If you have a criminal history, you have probably already seen its effects on your daily life. Having a criminal past may have prevented you from getting a job, an apartment, or even a loan from a financial institution. Unfortunately, it is common to have these issues recur over and over again.
Your criminal history can also influence any new criminal charges against you. If you are facing a criminal charge and have a prior criminal record, it is important to seek the advice of an experienced criminal defense attorney immediately.
Criminal charges are generally separated into two main categories: misdemeanors and felonies. Non-criminal offenses are known as infractions. A misdemeanor is a minor criminal offense where the maximum penalty is one year in jail, while a felony is a major criminal offense that can result in at least one year of prison time.
In Arizona, there is an additional category known as “wobbler” offenses. A wobbler offense is one that can be charged as either a misdemeanor or a felony. No matter what the crime, a prior criminal history can influence the misdemeanor or felony charges in your current case.
Your criminal history will have a negative influence on any new charges prosecutors bring against you. Prior criminal convictions or diversions can result in the prosecutor treating you more harshly and charging higher offenses. Suppose you have a criminal record, and the prosecutor has the option to charge you with a misdemeanor or felony for a wobbler offense. In this case, it is a safe bet that the prosecutor will look to charge you with the more serious felony instead of the misdemeanor.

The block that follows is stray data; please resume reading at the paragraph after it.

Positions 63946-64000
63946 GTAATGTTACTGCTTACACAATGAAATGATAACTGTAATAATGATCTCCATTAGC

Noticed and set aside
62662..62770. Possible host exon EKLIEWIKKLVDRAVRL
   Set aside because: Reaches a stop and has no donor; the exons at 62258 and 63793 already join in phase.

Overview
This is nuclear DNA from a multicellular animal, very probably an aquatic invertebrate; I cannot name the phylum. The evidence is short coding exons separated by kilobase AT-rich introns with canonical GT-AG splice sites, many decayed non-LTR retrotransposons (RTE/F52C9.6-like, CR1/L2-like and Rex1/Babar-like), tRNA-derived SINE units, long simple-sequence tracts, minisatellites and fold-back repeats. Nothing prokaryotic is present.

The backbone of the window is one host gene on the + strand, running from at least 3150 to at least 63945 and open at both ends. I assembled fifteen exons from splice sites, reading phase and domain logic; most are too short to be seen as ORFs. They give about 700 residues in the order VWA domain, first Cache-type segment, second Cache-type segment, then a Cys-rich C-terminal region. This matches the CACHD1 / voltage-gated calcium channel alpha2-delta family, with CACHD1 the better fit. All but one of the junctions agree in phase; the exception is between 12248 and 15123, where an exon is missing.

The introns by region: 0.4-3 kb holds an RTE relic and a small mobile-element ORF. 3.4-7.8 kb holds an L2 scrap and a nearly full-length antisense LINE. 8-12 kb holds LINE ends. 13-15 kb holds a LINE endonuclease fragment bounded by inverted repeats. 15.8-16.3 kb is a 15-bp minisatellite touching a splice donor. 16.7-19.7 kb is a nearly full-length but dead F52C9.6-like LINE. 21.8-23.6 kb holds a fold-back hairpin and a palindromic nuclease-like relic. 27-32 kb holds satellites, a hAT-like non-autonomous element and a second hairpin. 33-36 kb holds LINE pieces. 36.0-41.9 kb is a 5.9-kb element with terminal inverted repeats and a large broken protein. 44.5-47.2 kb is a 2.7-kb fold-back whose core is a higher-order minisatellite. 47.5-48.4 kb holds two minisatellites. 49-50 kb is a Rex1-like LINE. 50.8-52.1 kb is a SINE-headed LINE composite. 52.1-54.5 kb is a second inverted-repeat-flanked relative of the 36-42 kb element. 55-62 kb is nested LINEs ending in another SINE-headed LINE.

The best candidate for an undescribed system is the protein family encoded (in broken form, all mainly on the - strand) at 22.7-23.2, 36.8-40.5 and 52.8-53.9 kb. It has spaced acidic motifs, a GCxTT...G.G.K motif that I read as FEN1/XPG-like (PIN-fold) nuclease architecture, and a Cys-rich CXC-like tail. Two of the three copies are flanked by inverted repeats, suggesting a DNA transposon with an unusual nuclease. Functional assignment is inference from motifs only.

If you are back in court on the same or similar charge from your past, then your new charges can result in harsher consequences for the same crime. Drunk driving (DUI) is an example of this; you can face increased charges for each DUI. If you are charged with a second or subsequent DUI, you will face more serious charges than you did on your first DUI charge.
Felony sentencing in Arizona is largely determined by the Arizona Sentencing Guidelines. The Arizona Sentencing Guidelines categorizes crimes and criminal history to help judges determine an appropriate criminal sentence. A felony conviction can result in state prison time.
A serious felony conviction can result in life in state prison or even the death penalty. The death penalty has not been administered in Arizona since 2014, but it appears that the state is preparing to restart death penalty sentences.
Those who face mandatory minimum sentences can face even stiffer penalties under Arizona law. Anyone who is a repeat offender in Arizona can have their sentence enhanced by a judge under the Arizona sentencing guidelines.
In general, prosecutors cannot discuss your criminal record in front of a jury except for in specific situations. The simple mention of your criminal past in front of a jury can result in unfair bias against you.
However, suppose you are charged with a crime and take the stand to testify in your own defense. In this case, any prior convictions related to dishonesty can be brought up in front of the jury to undermine your credibility. The reason for this is that the honesty and truthfulness of a witness are always at issue.
So, if you have a prior conviction for shoplifting or fraud, then the prosecutor can bring that up when they cross-examine you. There are other scenarios when your criminal record can be brought up. Make sure you speak to an attorney to see if they apply to you.
It is important to gather as much information as you can when you are facing criminal charges. While finding a website such as ours may help you answer some general questions, online research should never take the place of professional legal advice.
If you have questions about how your criminal history could affect you in your current case, contact a Phoenix criminal defense attorney for help.